DOD reaches first milestone with system's deployment

AHLTA is providing DOD medical officials with a common view of outpatient care

DOD and VA join forces on e-medical records for in-patients

It’s taken two years, but the Defense Department has completed the first phase of a global deployment of its electronic health records system, an ambitious project for giving DOD’s doctors and nurses immediate access to medical information about patients regardless of their location.

The Armed Forces Health Longitudinal Technology Application (AHLTA) system is now installed at 138  Military Treatment Facilities worldwide. More than 55,000 people use the system, which stores data on more than 37 million outpatient clinic visits and documents more than 100,000 medical encounters per day.

AHLTA, formerly named the Composite Health Care System II (CHCS II), serves 9.2 million Military Health System (MHS) beneficiaries. The system is designed to provide DOD with a comprehensive, computer-based patient record for all military health beneficiaries. It has a look and feel similar to CHCS II, but department officials insist the similarities end there.

“AHLTA is a pretty radical departure from what we’ve done in the past with CHCS II,” said Army Col. Bart Harmon, AHLTA’s director of information management and chief medical information officer. “It’s got entirely new relational databases. It’s got some very advanced information architecture in the form of a clinical data repository, and some very modern approaches to documenting health care.”

Patient-centric views
Data from all medical encounters documented in AHLTA flow into DOD’s Clinical Data Repository. That repository, accessible to AHLTA users worldwide, contains electronic clinical records for more than 8.7 million beneficiaries.

“Many electronic health record systems around the world today are location-, geography- or medical practice-centric,” Harmon said. “You get a different view of the record in different locations.” AHLTA provides a patient-centric view of the record, he said.

The first phase of AHLTA, which provides outpatient documentation, is only the beginning, its developers say. AHLTA is being deployed in blocks of increasing functionality. Block 1 created a graphical user interface for documenting patient visits and retrieving the beneficiary’s health record at the point of care.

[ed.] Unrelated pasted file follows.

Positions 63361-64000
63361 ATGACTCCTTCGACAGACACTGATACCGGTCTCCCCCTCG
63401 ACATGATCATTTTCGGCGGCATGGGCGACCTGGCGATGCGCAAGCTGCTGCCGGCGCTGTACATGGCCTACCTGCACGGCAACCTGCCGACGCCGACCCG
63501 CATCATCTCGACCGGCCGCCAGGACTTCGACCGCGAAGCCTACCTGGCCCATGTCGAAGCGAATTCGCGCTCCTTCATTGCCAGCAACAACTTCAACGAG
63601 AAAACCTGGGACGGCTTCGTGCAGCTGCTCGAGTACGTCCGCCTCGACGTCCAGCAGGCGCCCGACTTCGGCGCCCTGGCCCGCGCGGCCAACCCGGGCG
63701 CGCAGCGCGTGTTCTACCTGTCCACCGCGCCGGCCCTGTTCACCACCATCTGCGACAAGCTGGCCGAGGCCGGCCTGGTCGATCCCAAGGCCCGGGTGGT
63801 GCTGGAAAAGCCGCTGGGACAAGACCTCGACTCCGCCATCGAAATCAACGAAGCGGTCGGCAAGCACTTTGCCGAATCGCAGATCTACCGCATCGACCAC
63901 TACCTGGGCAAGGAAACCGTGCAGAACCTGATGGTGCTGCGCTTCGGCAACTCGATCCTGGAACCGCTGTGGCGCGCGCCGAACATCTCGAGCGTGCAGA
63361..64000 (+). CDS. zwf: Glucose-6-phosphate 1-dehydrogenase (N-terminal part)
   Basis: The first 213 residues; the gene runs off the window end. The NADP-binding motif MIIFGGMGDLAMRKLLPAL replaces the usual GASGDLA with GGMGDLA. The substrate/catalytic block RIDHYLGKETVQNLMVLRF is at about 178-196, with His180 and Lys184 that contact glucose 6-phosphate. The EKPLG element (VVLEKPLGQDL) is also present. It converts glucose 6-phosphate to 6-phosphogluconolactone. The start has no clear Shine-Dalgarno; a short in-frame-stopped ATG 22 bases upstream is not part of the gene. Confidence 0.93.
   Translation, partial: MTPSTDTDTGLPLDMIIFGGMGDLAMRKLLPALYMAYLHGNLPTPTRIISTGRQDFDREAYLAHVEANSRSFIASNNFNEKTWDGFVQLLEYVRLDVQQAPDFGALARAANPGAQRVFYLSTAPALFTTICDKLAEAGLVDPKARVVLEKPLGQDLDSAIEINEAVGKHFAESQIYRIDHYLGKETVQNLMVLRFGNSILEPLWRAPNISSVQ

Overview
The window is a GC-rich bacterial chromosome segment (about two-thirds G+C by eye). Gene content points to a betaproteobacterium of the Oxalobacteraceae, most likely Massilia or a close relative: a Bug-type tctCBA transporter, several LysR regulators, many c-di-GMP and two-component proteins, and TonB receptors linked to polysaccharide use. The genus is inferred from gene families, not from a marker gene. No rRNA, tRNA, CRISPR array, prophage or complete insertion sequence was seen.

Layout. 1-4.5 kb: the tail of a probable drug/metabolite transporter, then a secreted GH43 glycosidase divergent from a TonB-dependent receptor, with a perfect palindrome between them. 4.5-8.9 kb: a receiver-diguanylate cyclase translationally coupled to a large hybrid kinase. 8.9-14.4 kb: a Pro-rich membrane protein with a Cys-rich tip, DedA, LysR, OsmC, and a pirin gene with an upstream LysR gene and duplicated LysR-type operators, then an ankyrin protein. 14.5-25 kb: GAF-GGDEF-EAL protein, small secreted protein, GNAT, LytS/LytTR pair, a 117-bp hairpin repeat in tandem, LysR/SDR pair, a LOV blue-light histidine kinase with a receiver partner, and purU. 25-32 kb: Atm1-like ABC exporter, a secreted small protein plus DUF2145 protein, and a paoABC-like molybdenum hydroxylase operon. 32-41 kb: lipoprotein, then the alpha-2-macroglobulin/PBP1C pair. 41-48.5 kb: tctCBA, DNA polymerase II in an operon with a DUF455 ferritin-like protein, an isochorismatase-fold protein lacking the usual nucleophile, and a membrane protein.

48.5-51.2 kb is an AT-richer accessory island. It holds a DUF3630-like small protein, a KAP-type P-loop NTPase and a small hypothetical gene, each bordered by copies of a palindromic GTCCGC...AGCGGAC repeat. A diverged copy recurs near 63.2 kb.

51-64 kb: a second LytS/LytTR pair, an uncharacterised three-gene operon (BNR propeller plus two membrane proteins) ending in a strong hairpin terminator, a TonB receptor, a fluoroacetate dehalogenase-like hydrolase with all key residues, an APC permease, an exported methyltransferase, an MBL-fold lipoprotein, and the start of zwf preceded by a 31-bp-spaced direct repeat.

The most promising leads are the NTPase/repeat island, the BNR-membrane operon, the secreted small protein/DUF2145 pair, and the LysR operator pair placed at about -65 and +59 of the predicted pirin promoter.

DOD is finishing operational testing of AHLTA Block 2, which covers electronic dental health records and optometry orders. When Block 2 is deployed later this year, AHLTA will offer the only integrated electronic medical/dental record of its type anywhere in the world, Harmon said. 

An integrated medical and dental record is revolutionary, he said. “When we look at someone’s medical readiness before they go into a combat zone, there are medical aspects of their readiness and dental aspects,” he said. “We don’t want them to have a big cavity that’s going to cause them a problem once they’ve been deployed.”  

Battlefield testing
AHLTA has also found a place in the battlefield. The Army and Marine Corps in Iraq and Afghanistan are using a tactical version of AHLTA, the Theater Medical Information Program (TMIP). The military also has deployed TMIP to Kuwait and Qatar.

TMIP is an integrated suite of multiple medical software applications, including AHLTA, that provide an electronic record of health care given in theaters of operation.

TMIP has captured 2.2 million medical encounters. About 1.4 million of those were for inpatient care, and 800,000 for outpatient care.

The system also supports command and control, patient movement and tracking and medical logistics. TMIP serves as the medical component for the Global Combat Support System and the Global Command and Control System.

“Basically, we’re a microcosm of our fixed-facilities system,” said Army Col. Claude Hines, TMIP program manager. “We’re part of the AHLTA family of systems and share the same baseline, but not every capability that’s turned on in AHLTA in the peacetime setting is needed in theater.”

TMIP must operate in combat conditions in which infrastructure and bandwidth are in short supply.

Harmon said getting AHLTA to the first milestone was challenging. Three years ago some medical facilities delayed installing CHCS II until kinks could be worked out. Since authorities rebranded CHCS II as AHLTA, the system’s developers have encountered additional challenges.    

“Anything this big, this new, this different, will have challenges and growing pains,” Harmon said.

In November 2006, Federal Computer Week reported that AHLTA lost the records of almost 5,000 patient encounters because of hardware and software problems at two facilities. But that was not the case, Harmon said.

“We didn’t lose entire patient records. What we lost were some notes written by the doctors and nurses,” he added. “The laboratory orders and results, the radiology orders and results, and the pharmacy medication orders were all still available from these encounters. So quite a bit of the key information was all still available to reconstruct the encounters.”

Harmon said the problem happened because system backups were not in place when a hardware failure occurred. To address the problem, DOD has reinforced its policies and put additional monitoring in place to ensure that back up procedures are followed, he said. n

Slabodkin is a freelance writer based in Maple Grove, Minn.

About the Author

Greg Slabodkin is a contributing editor to Defense Systems.

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